Neural development: Unlikely partners work together to make your brain: when they don’t get along, it could lead to rare and devastating disease
Neural development involves complex biological machinery to take neural stem cells and turn them into neurons and cortex in the brain.
Our lab, including colleagues, Xiaoyang Yang, PhD, and Beisi Xu, PhD, used sophisticated technologies of gene editing in human stem cells as well as genomics profiling to find that two proteins link up to regulate a brain development program.
Neural development led by unlikely partners
Two proteins, UTX and 53BP1, are involved in turning on hundreds of genes. What it means for our research is that we’ve found a new path to map and understand brain development in humans. This cannot be achieved using preclinical models because it does not occur in the models.
But first, we didn’t know the two proteins acted together.
UTX was originally thought of as a “chromatin modifier,” meaning, UTX alters the structure of the material that makes up chromosomes. UTX opens the chromatin structure to unwrap DNA molecules, allowing their genes to be activated. We also knew that UTX was required for embryonic development of the brain, heart, bone and other organs.
We didn’t know how UTX accomplished its tasks.
Finding neural development accomplices
First, we needed to identify UTX’s interaction partners. Using pluripotent stem cells to trace the effects of that interaction on genes known to regulate brain development, we discovered the protein 53BP1 interacted with UTX in stem cells. This was a surprise because 53BP1 is associated with the cell’s ability to repair damaged DNA.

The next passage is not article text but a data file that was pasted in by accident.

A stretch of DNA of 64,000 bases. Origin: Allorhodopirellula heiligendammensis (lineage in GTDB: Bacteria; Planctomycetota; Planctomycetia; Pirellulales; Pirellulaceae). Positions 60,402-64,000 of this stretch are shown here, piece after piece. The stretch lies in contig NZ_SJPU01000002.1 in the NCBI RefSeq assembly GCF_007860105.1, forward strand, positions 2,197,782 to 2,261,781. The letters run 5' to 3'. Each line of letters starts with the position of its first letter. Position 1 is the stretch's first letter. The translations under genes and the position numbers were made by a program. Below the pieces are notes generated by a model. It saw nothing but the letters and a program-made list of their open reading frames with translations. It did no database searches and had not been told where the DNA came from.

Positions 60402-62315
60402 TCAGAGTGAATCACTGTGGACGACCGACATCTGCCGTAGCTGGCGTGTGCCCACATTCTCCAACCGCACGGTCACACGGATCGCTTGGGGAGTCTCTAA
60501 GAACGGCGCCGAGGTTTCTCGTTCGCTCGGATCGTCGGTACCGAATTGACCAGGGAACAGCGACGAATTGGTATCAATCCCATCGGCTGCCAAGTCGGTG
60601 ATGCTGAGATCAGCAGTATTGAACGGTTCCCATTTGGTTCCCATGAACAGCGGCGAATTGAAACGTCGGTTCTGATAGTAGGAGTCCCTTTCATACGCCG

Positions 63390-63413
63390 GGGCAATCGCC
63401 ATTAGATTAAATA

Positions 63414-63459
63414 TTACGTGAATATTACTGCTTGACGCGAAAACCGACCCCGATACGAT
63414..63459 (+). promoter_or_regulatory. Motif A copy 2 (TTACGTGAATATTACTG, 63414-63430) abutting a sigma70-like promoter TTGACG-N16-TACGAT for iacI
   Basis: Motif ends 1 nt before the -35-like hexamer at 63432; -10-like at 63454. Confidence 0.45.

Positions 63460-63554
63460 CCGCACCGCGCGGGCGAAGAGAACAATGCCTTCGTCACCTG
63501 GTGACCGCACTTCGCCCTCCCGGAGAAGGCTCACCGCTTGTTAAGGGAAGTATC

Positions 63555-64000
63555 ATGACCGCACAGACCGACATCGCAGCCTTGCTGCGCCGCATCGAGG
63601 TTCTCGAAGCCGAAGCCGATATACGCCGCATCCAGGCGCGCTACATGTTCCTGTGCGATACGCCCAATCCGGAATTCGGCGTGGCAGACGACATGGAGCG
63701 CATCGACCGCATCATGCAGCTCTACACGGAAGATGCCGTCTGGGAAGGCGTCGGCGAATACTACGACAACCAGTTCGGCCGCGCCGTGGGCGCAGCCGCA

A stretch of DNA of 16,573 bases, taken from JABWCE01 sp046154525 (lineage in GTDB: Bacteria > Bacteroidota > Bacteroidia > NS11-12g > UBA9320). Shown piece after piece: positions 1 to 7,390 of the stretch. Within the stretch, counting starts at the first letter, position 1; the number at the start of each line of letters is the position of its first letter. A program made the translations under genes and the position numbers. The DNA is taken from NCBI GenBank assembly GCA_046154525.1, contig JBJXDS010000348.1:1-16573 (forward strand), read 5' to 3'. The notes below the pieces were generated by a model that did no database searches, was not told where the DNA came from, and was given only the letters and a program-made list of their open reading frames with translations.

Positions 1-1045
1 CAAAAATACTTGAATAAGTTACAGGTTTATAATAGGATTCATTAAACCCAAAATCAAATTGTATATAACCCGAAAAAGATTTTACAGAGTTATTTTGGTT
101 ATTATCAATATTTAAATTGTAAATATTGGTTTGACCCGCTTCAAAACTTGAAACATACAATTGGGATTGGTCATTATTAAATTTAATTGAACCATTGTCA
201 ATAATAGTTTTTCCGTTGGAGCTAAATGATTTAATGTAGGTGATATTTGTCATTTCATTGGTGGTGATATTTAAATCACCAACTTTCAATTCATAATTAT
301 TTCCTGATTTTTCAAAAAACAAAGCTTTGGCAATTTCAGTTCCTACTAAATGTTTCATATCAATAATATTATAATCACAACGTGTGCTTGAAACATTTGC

We found that 53BP1 and UTX co-regulate a huge array of genes known to be part of the neural development machinery in humans. Specifically, the UTX-53BP1 interaction executes gene expression programs for neural stem cells to differentiate, or transform for specific duties. The experiments with stem cells also revealed that UTX-53BP1 was required for differentiation of the cells into neurons or into brain-like cell structures called cortical organoids.
Besides identifying a key control mechanism for neural development, the discovery links the machinery for DNA repair with neural development.
What does this mean for disease treatment?
Short answer? We’re not sure.
But here’s what we do know. We have identified a specific set of targets by these two partners essential for the brain development program — and one of them is crucial for the cell’s DNA damage response.
Results from genome sequencing projects show that a group of epigenetic factors, including chromatin modifiers, are often mutated in pediatric cancers and developmental disorders.
I want to understand how a network of epigenetic factors influence stem cells and how epigenetic dysfunction leads to stem cell defects in cancer or developmental disorders.
The findings also offer a new research pathway to understanding diseases of neural development, such as the rare disorder Kabuki syndrome and pediatric medulloblastoma brain tumors. Kabuki syndrome is so named because patients with the disease have pale skin characteristic of Japanese Kabuki performers. It is known to arise from a defect in the UTX gene. UTX mutations are also highly prevalent in Group 4 medulloblastoma, the most common type.
In that cancer, an epigenetic defect prevents neural stem cells from differentiating into mature neurons, and proliferation of those stem cells produces tumors.
Further studies will seek to reveal how the UTX-53BP1 partners specifically target the brain development genes and how they activate those genes at specific times to orchestrate neural development.
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